Even though the entire world was captivated by the logical cause-and-effect worldview of Newtonian physics for several centuries, such immediately verifiable physics has now yielded to quantum physics, which is not directly visible to the ordinary observer at all—yet ends up explaining much more—without needing to throw out the simple logic of Newtonian physics in the everyday world. True transcendence always includes the previous stages, yet somehow also reshapes and expands them—just like mysticism does with our old doctrines and dogmas.

It feels as if the scientists of each age are often brilliant, seemingly “right,” but precisely because they are also tentative and searching—which creates a practical humility that we often do not see in clergy and “true believers.” A great scientist will move forward with a perpetual “beginner’s mind.”

Thus many scientists end up trusting in the reality of things that are still “invisible” and secret. It keeps them on the search. This feels like faith to me, whereas what many church people want is perfect certitude and clarity before every step forward. This does not create great or strong people.

Gateway to Silence:
Divine Reality, endlessly knowable

_____________________________________________________

Nothing of the Old Life!

By Oswald Chambers

 If anyone is in Christ, he is a new creation; old things have passed away; behold, all things have become new. —2 Corinthians 5:17Nothing of the Old Life!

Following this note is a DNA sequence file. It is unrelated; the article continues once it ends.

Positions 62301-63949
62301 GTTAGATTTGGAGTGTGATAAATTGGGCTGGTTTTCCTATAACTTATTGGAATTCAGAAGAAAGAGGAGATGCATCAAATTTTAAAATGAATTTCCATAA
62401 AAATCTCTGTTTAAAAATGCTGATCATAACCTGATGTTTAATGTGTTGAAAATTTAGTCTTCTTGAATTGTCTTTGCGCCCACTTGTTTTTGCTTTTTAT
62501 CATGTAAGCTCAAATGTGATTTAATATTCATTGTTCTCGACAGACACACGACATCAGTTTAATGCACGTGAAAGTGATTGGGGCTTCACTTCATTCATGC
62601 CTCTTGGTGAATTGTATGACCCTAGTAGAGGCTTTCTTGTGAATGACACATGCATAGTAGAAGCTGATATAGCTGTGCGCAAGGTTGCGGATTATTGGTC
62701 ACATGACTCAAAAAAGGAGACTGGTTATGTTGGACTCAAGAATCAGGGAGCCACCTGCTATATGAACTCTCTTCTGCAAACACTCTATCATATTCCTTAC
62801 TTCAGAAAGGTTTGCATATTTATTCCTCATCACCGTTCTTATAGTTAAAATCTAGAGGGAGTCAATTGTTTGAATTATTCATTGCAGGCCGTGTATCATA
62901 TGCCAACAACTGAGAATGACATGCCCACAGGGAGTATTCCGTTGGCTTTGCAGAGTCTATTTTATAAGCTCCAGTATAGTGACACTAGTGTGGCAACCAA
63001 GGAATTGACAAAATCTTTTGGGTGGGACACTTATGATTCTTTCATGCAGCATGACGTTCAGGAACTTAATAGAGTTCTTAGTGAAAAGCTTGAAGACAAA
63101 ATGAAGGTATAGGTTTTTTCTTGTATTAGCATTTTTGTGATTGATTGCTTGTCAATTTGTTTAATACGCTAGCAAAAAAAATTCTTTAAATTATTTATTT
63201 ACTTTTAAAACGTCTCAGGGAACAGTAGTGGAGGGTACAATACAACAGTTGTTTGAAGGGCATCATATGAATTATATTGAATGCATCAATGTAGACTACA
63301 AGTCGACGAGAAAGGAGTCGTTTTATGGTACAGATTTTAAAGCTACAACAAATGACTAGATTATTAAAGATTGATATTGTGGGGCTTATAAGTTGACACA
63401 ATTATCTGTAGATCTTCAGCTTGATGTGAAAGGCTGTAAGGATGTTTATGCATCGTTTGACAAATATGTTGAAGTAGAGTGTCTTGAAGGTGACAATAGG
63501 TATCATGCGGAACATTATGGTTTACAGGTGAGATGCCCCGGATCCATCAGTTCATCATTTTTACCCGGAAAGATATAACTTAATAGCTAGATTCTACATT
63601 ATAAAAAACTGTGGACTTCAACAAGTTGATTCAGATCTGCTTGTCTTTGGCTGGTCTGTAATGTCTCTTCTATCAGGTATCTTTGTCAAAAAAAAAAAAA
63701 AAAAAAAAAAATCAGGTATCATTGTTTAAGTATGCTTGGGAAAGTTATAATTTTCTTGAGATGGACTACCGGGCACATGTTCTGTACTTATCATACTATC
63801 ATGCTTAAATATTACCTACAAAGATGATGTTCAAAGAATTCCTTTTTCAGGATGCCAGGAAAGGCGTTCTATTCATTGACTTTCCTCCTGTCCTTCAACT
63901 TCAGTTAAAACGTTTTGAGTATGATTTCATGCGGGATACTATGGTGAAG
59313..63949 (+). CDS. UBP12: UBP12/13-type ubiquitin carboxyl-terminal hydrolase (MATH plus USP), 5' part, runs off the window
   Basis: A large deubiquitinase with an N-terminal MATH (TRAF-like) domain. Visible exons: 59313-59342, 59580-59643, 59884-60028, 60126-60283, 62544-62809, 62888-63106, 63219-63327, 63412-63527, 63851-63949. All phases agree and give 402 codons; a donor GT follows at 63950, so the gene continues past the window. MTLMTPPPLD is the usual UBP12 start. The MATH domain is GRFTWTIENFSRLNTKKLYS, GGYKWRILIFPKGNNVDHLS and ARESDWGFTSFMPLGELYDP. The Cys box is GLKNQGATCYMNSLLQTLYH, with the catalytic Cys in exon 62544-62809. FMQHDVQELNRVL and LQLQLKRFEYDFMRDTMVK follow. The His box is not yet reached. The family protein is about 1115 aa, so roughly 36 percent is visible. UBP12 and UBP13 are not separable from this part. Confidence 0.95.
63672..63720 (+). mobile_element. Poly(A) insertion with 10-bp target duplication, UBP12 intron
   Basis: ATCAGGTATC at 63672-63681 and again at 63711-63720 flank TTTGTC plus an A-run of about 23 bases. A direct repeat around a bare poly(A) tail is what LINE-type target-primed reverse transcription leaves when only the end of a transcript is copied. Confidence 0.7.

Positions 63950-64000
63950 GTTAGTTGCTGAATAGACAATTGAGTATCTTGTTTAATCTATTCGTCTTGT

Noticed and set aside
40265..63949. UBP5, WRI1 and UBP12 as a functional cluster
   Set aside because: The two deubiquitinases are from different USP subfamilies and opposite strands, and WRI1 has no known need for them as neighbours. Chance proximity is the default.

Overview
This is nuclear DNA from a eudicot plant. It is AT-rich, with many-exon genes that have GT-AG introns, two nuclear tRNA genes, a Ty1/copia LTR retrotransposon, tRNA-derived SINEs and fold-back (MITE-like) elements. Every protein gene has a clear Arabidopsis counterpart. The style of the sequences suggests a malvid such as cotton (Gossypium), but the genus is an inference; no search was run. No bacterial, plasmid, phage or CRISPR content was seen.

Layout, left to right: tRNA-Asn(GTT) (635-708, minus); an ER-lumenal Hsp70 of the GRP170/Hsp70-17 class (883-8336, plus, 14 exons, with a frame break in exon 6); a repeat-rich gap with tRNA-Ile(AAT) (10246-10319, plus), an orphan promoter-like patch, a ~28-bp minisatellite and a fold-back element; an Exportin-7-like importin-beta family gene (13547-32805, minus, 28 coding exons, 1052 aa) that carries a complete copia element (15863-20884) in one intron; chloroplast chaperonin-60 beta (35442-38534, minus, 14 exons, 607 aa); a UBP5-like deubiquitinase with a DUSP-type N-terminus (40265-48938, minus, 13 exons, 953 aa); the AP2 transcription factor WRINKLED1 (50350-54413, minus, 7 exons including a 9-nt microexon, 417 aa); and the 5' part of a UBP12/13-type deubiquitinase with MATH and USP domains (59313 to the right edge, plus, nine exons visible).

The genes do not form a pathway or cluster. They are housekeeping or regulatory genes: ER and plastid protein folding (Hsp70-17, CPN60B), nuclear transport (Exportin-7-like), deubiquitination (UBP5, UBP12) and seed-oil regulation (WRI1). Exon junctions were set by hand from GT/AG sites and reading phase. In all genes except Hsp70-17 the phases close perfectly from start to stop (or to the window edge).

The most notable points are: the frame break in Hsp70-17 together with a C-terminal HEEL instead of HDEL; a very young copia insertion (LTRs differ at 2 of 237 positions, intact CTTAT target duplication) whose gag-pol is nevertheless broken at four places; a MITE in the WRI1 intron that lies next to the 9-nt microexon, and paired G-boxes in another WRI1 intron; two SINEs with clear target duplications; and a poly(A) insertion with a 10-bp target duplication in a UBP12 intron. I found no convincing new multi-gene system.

By Oswald ChambersIf anyone is in Christ, he is a new creation; old things have passed away; behold, all things have become new. —2 Corinthians 5:17 

Our Lord never tolerates our prejudices— He is directly opposed to them and puts them to death. We tend to think that God has some special interest in our particular prejudices, and are very sure that He will never deal with us as He has to deal with others. We even say to ourselves, “God has to deal with other people in a very strict way, but of course He knows that my prejudices are all right.” But we must learn that God accepts nothing of the old life! Instead of being on the side of our prejudices, He is deliberately removing them from us. It is part of our moral education to see our prejudices put to death by His providence, and to watch how He does it. God pays no respect to anything we bring to Him. There is only one thing God wants of us, and that is our unconditional surrender.